What Does It Mean to Be Present?, written by Rana DiOrio and illustrated by Eliza Wheeler, helps children understand the value of living in the present moment. Another one I want to share in Children’s Lit.
I was very excited to find one of Laura Vaccaro Seeger’s Dog and Bear stories at the library. I love these stories for early readers. It is so hard to get the language right in a book like this–simple but not simplistic–and especially hard, I think, to write a story that equally engages a child and an adult reader. Dog and Bear nails it perfectly.
Dream Carver, written by Diane Cohn and colorfully illustrated by Amy Cordova, tells a story inspired by the real-life artists of Oaxaca, Mexico, who carve large, whimsically painted wooden animals. I liked the message here about imagination and pursuing your dreams, and Cohn incorporates a number of Spanish words into the text.
My Pal, Victor, written by Diane Gonzales Bertrand and illustrated by Robert L. Sweetland, is a dual-language English-Spanish book about two friends who enjoy doing everything together. At the end of the story, you find out the friend is in a wheelchair. This book has a strong positive message about people with disabilities, but it is unfortunately seriously marred by the illustrations, which are inconsistent and often poorly drawn.
Another dual-language English-Spanish book, Maya Christina Gonzalez’s My Colors, My World celebrates the joy of finding vivid colors even in a monochromatic desert landscape. I found this story a bit inconclusive (the final line doesn’t quite work to bring closure), but the illustrations are lush and beautiful.
Papa and Me, written by Arthur Dorros and illustrated by Rudy Gutierrez, celebrates the love between a father and son as it details the different activities the two enjoy together throughout a day. Gutierrez’s illustrations are pleasingly trippy, and Dorros incorporates Spanish words throughout the text which are seamlessly clarified in English.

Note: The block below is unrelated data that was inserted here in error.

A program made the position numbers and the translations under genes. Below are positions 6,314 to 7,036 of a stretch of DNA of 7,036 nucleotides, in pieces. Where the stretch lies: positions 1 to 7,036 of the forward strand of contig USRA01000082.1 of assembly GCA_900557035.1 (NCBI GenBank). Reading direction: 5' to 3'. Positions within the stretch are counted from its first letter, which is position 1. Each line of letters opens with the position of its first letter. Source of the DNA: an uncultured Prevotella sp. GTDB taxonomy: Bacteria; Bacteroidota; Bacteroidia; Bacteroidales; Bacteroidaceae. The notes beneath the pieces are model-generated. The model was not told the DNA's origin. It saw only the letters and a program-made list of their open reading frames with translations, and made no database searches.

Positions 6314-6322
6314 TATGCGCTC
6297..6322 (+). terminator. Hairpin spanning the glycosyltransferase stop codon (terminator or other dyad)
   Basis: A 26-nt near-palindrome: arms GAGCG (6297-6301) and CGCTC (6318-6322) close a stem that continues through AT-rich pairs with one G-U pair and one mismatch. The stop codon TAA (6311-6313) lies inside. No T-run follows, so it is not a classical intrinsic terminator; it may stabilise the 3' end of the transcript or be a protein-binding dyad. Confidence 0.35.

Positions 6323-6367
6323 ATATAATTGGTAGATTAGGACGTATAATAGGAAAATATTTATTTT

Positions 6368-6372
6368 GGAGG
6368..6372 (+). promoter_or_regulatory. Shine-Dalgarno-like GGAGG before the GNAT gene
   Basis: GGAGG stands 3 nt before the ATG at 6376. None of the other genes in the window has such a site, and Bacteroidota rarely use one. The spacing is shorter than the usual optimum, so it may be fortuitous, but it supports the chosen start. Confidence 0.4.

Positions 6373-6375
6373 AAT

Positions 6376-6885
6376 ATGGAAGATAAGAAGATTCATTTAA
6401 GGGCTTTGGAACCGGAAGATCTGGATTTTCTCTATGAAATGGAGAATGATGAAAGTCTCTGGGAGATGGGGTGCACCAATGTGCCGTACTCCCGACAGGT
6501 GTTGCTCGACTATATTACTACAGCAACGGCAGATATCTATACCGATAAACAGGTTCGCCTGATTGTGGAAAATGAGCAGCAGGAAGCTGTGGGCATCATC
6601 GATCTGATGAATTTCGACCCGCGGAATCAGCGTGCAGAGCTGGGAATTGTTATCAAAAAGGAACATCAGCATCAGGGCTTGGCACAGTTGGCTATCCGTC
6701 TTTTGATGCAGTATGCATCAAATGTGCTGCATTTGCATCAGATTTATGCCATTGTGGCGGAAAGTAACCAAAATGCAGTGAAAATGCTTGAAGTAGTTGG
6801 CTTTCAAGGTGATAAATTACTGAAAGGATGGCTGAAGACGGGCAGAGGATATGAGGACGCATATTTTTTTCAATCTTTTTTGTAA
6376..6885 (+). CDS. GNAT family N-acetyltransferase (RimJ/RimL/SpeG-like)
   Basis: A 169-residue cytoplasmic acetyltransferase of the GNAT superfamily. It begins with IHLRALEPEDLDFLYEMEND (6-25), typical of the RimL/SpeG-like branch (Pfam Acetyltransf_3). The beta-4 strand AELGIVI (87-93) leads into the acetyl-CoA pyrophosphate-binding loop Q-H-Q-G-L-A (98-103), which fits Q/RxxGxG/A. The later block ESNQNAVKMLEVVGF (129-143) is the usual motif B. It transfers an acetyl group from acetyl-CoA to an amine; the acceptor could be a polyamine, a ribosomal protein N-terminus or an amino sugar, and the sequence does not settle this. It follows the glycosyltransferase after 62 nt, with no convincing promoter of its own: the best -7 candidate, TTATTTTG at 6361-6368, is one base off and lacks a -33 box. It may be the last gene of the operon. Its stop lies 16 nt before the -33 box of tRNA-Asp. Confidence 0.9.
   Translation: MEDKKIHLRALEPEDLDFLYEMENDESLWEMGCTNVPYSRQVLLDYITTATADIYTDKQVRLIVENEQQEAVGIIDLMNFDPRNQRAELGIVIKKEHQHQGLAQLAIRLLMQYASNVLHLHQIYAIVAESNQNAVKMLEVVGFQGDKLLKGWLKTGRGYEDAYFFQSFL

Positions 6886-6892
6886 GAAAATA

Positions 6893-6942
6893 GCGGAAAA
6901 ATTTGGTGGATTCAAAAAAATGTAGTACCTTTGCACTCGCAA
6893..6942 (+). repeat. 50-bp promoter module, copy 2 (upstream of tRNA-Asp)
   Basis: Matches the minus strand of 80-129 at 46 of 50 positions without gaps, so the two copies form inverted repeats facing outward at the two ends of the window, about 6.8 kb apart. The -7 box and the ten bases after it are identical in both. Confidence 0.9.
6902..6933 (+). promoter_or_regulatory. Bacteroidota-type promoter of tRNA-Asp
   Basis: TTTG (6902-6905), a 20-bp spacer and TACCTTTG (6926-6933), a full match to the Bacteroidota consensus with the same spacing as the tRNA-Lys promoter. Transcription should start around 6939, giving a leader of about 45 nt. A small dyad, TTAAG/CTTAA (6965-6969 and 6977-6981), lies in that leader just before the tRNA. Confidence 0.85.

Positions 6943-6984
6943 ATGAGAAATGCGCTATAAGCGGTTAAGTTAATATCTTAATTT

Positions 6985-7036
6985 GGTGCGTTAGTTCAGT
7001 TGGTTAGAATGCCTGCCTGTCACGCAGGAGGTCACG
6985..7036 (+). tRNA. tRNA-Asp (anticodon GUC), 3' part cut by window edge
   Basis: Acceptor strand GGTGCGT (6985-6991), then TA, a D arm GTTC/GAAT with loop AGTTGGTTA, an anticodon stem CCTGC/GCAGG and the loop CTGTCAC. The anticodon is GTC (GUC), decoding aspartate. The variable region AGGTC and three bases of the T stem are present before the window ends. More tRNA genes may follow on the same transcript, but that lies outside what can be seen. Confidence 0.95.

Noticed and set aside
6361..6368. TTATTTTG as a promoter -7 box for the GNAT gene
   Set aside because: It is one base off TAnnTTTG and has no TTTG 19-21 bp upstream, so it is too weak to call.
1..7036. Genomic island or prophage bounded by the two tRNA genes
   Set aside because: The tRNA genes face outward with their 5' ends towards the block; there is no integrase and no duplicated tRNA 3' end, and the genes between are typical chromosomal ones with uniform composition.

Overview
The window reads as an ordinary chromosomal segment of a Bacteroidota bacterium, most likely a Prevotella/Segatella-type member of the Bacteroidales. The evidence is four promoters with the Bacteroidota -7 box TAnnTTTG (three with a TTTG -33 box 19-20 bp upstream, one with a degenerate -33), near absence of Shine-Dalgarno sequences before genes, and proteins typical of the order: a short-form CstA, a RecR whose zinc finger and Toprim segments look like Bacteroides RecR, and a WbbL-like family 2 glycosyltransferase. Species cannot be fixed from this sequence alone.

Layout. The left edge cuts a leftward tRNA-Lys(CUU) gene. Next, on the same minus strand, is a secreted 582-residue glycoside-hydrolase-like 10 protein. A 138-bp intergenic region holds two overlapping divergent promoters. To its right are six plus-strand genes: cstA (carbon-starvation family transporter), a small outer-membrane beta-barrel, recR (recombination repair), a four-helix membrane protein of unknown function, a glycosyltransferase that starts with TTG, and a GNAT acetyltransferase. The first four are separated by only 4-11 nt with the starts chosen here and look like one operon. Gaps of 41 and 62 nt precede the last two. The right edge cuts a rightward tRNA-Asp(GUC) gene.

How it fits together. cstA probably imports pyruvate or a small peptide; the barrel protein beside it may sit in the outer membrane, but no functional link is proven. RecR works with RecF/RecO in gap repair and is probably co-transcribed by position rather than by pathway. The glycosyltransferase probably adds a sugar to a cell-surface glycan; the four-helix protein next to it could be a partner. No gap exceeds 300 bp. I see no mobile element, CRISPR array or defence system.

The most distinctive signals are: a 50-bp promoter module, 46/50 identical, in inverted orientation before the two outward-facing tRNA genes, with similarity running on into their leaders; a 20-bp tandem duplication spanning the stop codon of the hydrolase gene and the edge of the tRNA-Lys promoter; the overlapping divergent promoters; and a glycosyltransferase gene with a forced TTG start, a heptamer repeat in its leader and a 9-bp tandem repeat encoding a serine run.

I have decided that Jeannette Winter’s nonfiction picture books are very hit or miss for me. I should have loved Henri’s Scissors, because it incorporates several of my favorite picture book elements: it’s about an artist trying something new; it’s about inspiration, imagination, and following your dreams; there’s a cat; there are folk-art style pictures. But it fell flat for me, and I’m not sure why. I am going to have to read it again and try to figure out why I didn’t like it. And although I thought the final spread was lovely, sending the main character off to heaven at the end creates a bit of an issue for non-Christian readers.
I couldn’t resist buying Ugly Cute Animals at the Scholastic Book Fair. It has a sloth on the cover! I love sloths! Not all of the animals in this book actually qualify as ugly and cute: llamas, for example, may have ugly dispositions but I don’t think anyone would call them ugly, and while the fennec has large ears, it is only adorable. Perhaps the writers should have googled ugly cute animals and tried to include some of the homely faces that pop up! Still, there are lots of good photos and enough information to engage early readers.
My Wednesday nonfiction picture book post will focus on four more excellent titles that we read this week:
Reading Goal Updates
Nerdbery Challenge: 0/12 books
#MustReadin2014: 6/15 books
YA Shelf of Shame Challenge: 1/12 books
Professional Development Reading Goal: 2/12 books
Nonfiction Picture Book Challenge: 32/100 books
Picture Book Reading Goal: 142/350 books
Chapter Book & Middle-Grade Reading Goal: 11/100 books
YA Lit Reading Goal: 15/60 books
Latin@s in Kidlit Challenge: 13/12 books
Number of Books Total (not counting picture books): 49/200